The Financial System Inquiry says the Australian
financial system is operating effectively and not requiring broad
systemic change, but does need a refresh to allow it to continue to
meet future challenges.
The Commonwealth Government's Financial System Inquiry
(FSI), chaired by former Commonwealth Bank chief executive David
Murray, today released its Interim Report.
The FSI was set up in 2013 as part of the Commonwealth
Government's deregulation agenda and was asked to report on
four key considerations:
the efficient allocation of Australian sourced capital to
minimise exposure to volatile global markets;
balancing competition, innovation and efficiency with stability
and consumer protection;
the role and impact of new technology, innovation and changing
consumer preferences; and
international integration, in particular international
After seven months of deliberations and considering submissions,
the Report has identified a series of challenges which the
Australian financial sector will need to confront in the future in
order to grow, remain productive and continue to meet the
Australian public's needs in the wake of a changing financial
climate. These challenges include:
future financial crises;
technological advances in financial services;
pressure on the budget as a result of Australia's ageing
ensuring that higher productivity growth is facilitated through
funding the economy more efficiently, finding new business and
using new technology.
Priority issues identified by the FSI Interim
Nine priority issues relating to how well the Australian
financial system is prepared to meet the challenges outlined above
have also been identified:
competition and contestability;
funding Australia's economic activity;
superannuation efficiency and policy settings;
stability and the prudential framework;
consumer outcomes and conduct regulation;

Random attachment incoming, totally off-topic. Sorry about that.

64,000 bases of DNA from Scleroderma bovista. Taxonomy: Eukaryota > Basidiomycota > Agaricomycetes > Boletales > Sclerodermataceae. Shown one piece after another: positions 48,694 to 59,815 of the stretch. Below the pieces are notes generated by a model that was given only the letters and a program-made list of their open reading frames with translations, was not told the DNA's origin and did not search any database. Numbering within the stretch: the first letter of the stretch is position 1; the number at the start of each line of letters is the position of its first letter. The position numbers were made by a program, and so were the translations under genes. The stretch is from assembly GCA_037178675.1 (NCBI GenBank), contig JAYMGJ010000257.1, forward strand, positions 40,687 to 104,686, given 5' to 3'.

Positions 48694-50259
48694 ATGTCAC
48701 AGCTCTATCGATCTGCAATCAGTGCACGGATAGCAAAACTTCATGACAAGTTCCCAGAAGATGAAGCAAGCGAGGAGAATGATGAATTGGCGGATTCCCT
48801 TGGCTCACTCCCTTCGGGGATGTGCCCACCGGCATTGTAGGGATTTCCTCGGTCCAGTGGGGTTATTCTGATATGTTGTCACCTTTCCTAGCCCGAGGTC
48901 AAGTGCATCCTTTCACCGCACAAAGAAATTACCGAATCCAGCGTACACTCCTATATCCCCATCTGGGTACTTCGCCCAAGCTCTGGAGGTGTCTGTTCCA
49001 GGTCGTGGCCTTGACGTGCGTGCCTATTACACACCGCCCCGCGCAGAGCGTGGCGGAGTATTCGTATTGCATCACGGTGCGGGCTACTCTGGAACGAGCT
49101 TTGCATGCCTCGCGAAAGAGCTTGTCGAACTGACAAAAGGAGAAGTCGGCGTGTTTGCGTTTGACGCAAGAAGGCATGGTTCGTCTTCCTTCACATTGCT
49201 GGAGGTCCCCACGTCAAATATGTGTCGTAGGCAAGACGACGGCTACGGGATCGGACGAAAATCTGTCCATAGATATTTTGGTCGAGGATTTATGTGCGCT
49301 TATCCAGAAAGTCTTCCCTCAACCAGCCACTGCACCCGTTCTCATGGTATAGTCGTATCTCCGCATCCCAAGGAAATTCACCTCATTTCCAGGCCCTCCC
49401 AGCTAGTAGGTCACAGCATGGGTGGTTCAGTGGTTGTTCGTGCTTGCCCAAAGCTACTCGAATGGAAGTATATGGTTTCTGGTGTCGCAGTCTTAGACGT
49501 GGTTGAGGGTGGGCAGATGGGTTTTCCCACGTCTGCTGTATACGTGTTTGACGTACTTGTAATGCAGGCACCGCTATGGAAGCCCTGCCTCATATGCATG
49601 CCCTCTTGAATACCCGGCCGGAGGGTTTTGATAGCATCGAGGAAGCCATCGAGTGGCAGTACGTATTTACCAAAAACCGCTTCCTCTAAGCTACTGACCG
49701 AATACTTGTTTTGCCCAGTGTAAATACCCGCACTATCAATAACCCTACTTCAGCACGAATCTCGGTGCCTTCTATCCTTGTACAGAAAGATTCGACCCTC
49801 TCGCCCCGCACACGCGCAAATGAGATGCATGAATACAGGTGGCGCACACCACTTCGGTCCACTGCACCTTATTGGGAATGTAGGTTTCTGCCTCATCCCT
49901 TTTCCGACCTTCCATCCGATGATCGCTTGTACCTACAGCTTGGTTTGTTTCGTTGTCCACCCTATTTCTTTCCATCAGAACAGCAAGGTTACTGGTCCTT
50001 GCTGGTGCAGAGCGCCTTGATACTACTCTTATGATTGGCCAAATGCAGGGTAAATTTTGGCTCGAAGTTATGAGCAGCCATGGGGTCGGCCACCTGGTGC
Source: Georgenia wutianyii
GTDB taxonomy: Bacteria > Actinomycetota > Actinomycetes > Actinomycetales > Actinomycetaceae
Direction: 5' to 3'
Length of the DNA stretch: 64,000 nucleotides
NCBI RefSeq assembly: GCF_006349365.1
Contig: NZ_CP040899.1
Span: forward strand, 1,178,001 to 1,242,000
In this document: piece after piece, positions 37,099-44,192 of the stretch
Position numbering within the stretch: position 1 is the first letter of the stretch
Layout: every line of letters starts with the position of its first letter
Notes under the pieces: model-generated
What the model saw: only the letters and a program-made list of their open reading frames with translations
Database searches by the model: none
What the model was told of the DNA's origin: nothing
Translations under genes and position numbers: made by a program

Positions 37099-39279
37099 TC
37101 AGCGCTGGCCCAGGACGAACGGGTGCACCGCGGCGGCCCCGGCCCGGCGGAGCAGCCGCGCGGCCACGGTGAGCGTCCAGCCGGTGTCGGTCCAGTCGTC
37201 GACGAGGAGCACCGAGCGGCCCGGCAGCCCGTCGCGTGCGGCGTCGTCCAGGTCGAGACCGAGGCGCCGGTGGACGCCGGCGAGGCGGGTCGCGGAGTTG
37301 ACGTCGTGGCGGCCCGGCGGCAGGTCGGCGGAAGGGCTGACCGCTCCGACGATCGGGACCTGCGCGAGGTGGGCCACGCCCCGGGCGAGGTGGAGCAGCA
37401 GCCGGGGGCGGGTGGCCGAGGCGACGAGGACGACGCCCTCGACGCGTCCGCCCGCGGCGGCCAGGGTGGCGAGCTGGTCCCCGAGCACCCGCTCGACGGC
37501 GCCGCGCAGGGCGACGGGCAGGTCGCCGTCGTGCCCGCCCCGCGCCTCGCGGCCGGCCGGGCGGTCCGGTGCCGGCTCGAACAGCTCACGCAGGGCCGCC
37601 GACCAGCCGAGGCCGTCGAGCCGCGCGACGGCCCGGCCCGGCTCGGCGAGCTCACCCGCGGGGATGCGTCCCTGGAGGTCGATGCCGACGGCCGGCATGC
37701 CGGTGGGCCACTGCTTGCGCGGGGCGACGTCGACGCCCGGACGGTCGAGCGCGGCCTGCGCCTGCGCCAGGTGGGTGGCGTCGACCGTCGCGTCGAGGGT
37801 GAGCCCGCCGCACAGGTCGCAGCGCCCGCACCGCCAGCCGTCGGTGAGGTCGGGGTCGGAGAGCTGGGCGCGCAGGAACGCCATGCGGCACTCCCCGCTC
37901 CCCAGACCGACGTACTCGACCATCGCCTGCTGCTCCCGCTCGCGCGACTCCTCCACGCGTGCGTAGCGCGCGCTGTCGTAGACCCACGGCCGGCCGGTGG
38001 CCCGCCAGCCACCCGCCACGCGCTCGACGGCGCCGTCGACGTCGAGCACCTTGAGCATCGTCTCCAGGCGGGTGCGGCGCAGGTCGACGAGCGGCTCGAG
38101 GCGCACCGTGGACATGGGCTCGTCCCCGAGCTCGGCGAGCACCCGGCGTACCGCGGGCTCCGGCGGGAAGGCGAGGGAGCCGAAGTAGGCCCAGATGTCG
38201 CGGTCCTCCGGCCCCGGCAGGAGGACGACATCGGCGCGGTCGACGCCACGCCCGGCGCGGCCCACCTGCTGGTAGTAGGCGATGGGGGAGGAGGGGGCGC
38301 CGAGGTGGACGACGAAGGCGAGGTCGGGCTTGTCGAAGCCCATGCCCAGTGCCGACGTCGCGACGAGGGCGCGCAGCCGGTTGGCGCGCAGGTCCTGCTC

retirement incomes and aging;
technology opportunities and risks; and
As noted above, one key area of focus identified by the FSI was
the Australian superannuation sector, suggesting this could be an
area where greater efficiencies could be achieved. Three key
matters the FSI addressed in the Report were fees charged by
superannuation funds, retirement savings risk and borrowing by
The Report states that Australia's financial system has
grown significantly since the Wallis Inquiry was released in the
1990s, largely as a result of the growth in the superannuation
Despite this growth, the FSI observed that superannuation fees
remain high, due in part to the Australian superannuation sector
having the highest operating costs of any member counties of the
Organisation for Economic Cooperation and Development.
While the recent MySuper reforms are tipped to lower
superannuation fees, this will nevertheless need to be assessed
further in the coming months and years.
The FSI has also questioned the borrowing permission of
superannuation funds saying that, the growth in self-managed
superannuation funds has advanced the historically limited practice
and opened the superannuation system to new vulnerabilities. Though
the Report stopped short of suggesting a prohibition on borrowing,
it seems that the FSI may be considering this as a possibility.
Lastly the Report suggested that the retirement phase of
superannuation remains underdeveloped and does not meet the risk
management needs of many retirees. Though there are regulatory and
other policy impediments to developing income products that benefit
retirees, this remains a key area for improvement.
Going forward: submissions sought on the issues in the
While the FSI made a series of policy selections for
consultation in respect of the Report, these are only draft
recommendations and the FSI is now seeking submissions in order to
prepare its final report.
For those wishing to make submissions, they can be made online,
with the closing date for submissions being 26 August 2014.
The FSI is expected to release its final report in November of
Clayton Utz communications are intended to provide
commentary and general information. They should not be relied upon
as legal advice. Formal legal advice should be sought in particular
transactions or on matters of interest arising from this bulletin.
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In the years following the global financial crisis of 2008 many Australian investors lost their life savings as financial products failed and the Australian Stock Exchange shed over 3,000 points.
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